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Israel’s Government Grants Itself New Powers In Stepped-Up Fight Against “Price Tag” Attackers

Israel’s police and security services are upgrading their efforts to identify and arrest right-wing Jewish extremists targeting Israeli-Arabs and Palestinians. The national police and Shin Bet, Israel’s domestic security service, are aware of the actors behind some of the recent “price tag” attacks, which derive their name from the graffiti left behind by the attackers. The incidents have historically occurred after Jewish settlers in the West Bank were attacked by Palestinians, sometimes with fatal results, and the Jewish criminals implied they were forcing Palestinians to ‘pay a price.’

Instead the “price tag” attackers are viewed by most Israelis – including by traditional right-wingers like former Speaker of the Knesset Reuven Rivlin – as racists and terrorists. They are a marginalized fringe among even the most right leaning of Israel’s settlers, the vast majority of whom condemn both the perpetrators and their violent acts.

The broad phenomenon is not new, though over the years it has changed in its intensity and manifestation. Last month Palestinian residents of Beit Hanninah, a quite suburb of Jerusalem, woke up to see that tires of 21 cars slashed and one car was painted with graffiti. A similar incident had happened a week earlier in Abu Ghosh, a tranquil Israeli-Arab village 15 kilometers west of Jerusalem which has long been a bastion of Arab-Jewish coexistence and symbol of friendship even in difficult times. Car tires were slashed and graffiti saying “Arabs out” was left on a nearby wall.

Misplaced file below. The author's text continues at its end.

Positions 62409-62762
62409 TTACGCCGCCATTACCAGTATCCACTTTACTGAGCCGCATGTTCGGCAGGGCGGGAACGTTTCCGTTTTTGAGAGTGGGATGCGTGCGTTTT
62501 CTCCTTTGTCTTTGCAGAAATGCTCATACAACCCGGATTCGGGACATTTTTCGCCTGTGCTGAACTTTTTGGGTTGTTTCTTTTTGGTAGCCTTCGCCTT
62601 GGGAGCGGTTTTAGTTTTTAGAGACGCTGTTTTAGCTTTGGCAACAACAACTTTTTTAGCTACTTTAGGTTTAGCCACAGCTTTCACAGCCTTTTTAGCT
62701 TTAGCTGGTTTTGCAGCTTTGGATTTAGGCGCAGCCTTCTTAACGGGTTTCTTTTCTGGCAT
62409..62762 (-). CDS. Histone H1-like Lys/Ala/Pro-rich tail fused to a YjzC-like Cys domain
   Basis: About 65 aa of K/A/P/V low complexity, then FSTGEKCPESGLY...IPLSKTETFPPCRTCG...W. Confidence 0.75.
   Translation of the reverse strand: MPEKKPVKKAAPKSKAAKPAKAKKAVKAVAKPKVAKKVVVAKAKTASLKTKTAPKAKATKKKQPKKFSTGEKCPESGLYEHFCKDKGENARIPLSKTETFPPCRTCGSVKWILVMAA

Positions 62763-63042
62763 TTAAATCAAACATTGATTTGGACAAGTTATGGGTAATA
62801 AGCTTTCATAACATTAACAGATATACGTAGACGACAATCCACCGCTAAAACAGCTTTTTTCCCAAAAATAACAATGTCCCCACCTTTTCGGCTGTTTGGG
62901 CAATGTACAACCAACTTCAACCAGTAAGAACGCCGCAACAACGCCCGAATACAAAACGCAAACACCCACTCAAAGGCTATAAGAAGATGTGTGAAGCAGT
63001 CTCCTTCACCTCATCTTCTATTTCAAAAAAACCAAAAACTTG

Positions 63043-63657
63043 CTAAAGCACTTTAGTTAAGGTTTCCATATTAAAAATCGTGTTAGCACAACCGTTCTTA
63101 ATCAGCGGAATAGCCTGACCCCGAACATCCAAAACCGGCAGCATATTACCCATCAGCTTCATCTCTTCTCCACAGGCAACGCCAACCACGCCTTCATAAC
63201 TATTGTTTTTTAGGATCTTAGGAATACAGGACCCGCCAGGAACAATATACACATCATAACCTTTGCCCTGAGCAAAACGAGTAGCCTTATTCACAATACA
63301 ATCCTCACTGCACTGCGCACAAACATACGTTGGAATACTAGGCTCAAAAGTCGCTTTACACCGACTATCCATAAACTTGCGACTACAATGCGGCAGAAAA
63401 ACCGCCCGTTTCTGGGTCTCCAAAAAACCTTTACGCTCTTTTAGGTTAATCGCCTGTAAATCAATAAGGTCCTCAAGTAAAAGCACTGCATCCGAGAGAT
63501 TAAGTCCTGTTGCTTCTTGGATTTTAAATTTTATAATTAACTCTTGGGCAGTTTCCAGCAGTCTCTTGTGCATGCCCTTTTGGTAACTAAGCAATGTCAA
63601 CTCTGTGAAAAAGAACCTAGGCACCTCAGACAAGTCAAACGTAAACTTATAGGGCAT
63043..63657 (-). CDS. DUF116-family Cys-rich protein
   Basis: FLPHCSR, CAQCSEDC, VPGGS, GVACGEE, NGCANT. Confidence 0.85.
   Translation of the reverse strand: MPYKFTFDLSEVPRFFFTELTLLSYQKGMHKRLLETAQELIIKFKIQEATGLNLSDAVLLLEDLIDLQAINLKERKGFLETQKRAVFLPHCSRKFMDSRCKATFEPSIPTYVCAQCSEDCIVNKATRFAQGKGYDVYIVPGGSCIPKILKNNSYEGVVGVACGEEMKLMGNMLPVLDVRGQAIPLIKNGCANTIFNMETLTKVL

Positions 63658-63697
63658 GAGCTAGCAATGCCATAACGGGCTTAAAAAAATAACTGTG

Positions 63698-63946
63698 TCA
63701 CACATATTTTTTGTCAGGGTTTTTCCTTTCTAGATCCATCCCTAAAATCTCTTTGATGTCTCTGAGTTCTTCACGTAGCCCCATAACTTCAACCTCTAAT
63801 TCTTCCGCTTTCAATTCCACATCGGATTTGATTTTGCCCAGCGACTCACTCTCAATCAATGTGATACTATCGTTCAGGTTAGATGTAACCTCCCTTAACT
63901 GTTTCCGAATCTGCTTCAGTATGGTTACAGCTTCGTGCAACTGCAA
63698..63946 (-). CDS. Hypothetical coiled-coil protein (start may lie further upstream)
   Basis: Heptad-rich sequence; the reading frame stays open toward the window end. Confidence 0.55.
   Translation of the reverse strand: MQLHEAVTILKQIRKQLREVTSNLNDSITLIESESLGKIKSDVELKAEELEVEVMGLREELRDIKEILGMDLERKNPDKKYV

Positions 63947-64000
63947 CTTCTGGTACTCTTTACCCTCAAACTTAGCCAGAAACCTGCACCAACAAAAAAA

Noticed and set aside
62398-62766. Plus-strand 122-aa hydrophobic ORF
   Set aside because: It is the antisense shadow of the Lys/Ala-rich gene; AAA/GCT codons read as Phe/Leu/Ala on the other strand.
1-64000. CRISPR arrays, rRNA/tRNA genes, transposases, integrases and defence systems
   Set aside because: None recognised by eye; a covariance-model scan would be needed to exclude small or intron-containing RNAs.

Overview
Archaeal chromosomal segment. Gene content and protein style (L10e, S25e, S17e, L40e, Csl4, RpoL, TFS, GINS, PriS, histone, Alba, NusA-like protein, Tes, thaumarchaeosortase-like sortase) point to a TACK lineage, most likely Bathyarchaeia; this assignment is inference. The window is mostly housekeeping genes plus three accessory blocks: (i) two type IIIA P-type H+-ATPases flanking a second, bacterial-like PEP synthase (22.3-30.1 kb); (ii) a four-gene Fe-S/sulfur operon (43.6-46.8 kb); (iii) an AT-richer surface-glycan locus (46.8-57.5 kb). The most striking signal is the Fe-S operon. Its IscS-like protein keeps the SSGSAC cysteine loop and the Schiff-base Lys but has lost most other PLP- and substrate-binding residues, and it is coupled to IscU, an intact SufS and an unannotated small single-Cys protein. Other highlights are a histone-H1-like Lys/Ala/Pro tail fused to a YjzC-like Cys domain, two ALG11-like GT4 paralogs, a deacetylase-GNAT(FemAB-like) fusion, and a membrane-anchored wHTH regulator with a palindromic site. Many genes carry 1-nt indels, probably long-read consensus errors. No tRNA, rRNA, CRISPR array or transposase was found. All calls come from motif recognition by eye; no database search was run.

Underscoring the tranquility and common bonds being attacked, local baker Ahmad Jabbar told the Associated Press in the aftermath of the attack, “We are very angry, but this won’t change the special relations here between Jews and Arabs….We don’t know the difference between Arabs and Jews here. We are brothers.”

While no one was injured in the Abu Gosh attacks, not everyone reacted to the racially motivated violence with such equanimity. The attacks sparked outrage from top Israel leaders.

The Israeli cabinet recently devoted one of its sessions to dealing with the problem. Every minister including Prime Minister Benjamin Netanyahu expressed disgust at the violent acts, denounced the perpetrators, and demanded the authorities catch them and bring them to justice. Netanyahu met and talked on several occasions with the Shin Bet director Yoram Cohen, instructing and backing him in the struggle to eradicate the phenomenon.